Everyone who likes Japanese cinema will surely have seen Shinichiro Ueda’s cult hit One Cut of The Dead (2017). And now, three years later, when the world is hit by a pandemic, Shinichiro Ueda comes with a completely remotely shot short-movie sequel.
[Complete short-film is available below]
One day, Higurashi (Takayuki Hamatsu) is called by Mr. Furusawa (Shinichiro Osawa) and Sasahara (Donguri) with an offer to direct the first episode of a docu-drama series called True Story! Curious Crime Files. Higurashi is interested but immediately remarks that, given the covid-19 situation, filming is not possible. Furusawa states that the episode will be filmed remotely, that is without crew and staff meeting once.
One Cut Of The Dead Mission: Remote is a product of a limitation, the limitation of social distancing. Limitations, as Ueda’s narrative perfectly illustrates, do not act, as one might expect, as a hindrance to creativity, but as that what allows creativity to blossom.
The limitation of social distancing does necessitate a subtle rewriting of the cinematographical playground. As actors and actresses are not allowed in the same space, the staging of conversations goes, often, hand in hand with a multiplication – a doubling or a tripling or even more – of the cinematic frame within shot-composition.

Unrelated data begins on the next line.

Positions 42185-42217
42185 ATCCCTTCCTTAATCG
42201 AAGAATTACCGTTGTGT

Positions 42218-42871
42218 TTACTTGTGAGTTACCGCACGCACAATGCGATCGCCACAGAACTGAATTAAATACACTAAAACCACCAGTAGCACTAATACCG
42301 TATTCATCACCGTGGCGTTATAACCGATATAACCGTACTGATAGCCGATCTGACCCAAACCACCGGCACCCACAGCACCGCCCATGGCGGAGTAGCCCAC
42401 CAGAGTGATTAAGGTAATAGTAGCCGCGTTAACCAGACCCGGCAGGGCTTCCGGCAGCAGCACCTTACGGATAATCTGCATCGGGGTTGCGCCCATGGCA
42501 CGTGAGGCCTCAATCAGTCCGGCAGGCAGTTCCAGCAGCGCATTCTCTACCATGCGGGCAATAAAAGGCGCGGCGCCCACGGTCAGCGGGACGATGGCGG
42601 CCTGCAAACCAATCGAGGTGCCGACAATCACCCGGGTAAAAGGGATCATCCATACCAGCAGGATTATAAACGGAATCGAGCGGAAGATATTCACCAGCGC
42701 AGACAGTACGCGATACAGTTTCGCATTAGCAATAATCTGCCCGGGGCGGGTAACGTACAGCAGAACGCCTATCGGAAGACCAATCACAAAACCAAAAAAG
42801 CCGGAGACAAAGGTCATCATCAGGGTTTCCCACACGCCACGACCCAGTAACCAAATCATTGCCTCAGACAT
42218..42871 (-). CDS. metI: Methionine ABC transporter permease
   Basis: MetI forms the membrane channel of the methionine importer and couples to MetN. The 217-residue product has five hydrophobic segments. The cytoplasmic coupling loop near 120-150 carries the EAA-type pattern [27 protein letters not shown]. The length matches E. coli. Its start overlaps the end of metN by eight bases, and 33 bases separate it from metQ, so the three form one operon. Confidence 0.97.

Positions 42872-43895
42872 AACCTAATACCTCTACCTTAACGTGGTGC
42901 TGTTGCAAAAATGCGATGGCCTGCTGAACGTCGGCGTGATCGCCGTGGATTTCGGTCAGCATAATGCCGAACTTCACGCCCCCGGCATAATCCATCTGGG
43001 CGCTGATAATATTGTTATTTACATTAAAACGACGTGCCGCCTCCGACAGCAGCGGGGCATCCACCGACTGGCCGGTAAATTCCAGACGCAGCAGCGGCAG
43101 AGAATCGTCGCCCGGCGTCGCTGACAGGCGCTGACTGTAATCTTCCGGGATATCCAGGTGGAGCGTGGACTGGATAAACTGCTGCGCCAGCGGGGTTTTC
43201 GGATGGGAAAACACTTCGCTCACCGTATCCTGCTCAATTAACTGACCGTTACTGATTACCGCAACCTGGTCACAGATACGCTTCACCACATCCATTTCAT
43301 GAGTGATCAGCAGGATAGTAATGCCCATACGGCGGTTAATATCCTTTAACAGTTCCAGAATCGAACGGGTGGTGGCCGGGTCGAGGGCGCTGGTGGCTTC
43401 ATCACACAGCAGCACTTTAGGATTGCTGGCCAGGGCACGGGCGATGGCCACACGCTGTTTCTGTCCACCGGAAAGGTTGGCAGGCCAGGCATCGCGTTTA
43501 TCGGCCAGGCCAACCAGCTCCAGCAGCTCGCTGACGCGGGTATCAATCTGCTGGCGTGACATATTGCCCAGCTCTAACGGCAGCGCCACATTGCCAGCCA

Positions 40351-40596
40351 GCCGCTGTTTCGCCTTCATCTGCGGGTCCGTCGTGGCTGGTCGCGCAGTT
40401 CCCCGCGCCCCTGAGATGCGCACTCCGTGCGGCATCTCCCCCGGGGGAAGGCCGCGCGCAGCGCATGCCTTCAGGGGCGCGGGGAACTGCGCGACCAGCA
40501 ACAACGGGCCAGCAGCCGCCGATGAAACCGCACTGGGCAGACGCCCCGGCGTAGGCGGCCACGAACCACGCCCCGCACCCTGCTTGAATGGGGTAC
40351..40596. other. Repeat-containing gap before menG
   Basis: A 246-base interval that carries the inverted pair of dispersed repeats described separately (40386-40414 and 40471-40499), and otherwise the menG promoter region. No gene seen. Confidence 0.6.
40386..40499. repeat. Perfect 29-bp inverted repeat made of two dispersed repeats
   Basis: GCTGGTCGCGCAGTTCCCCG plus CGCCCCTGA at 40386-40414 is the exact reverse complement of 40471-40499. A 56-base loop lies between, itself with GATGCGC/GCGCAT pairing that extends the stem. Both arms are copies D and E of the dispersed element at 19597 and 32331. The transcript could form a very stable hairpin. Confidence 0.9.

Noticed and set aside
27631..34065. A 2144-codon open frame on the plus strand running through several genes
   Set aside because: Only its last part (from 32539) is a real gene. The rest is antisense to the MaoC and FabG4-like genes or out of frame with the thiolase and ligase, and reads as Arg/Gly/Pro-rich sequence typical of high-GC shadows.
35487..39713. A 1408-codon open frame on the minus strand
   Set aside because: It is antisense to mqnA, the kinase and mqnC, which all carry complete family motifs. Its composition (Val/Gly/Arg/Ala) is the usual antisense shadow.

Of course, one can still concatenate shots to imply that two characters are in the very same space, but one cannot avoid the discrepancy of backgrounds and other visual elements. If One Cut of The Dead Mission: Remote succeeds in having a narrative consistency beyond the ever-present visual inconsistencies, it is due to the interactions (between characters) as such. In other words, that reason why Cut of The Dead Mission: Remote works so well is largely due to the performances of the actors and actresses.
One Cut of The Dead Mission: Remote is a really funny narrative – a narrative that does not take itself seriously, but its comedy is different than the comedy in Shinichiro Ueda’s One Cut Of The Dead. While One Cut Of The Dead. was, at heart, a situational comedy, this short movie is more of an interactional comedy, a comedy exploiting the impact of the nonsense of the signifier (e.g. malapropism) on interactions as such.
One Cut Of The Dead Mission: Remote also utilizes another element to great effect: social media. Ueda, by giving the opportunity to fans to participate in this short-narrative, has given people the possibility to be part of a fiction. But, more radically, Ueda shows that every product of social media is, in some way or another, fictionalized or, in better terms, has the structure of fiction. One Cut of The Dead Mission: Remote is also one of the finest examples showing that something, in this case clips from fans, only attain a certain meaning by being inserted in the concatenation of signifiers that constitute the narrative.
One Cut of The Dead Mission: Remote is a fun, uplifting, and heartwarming narrative that successfully plays with the limitation of social distancing. In fact, Shinichiro Ueda’s Ueda’s short narrative is one of the clearest examples that limitations are not a hindrance to creativity, but an invitation to excel in creativity.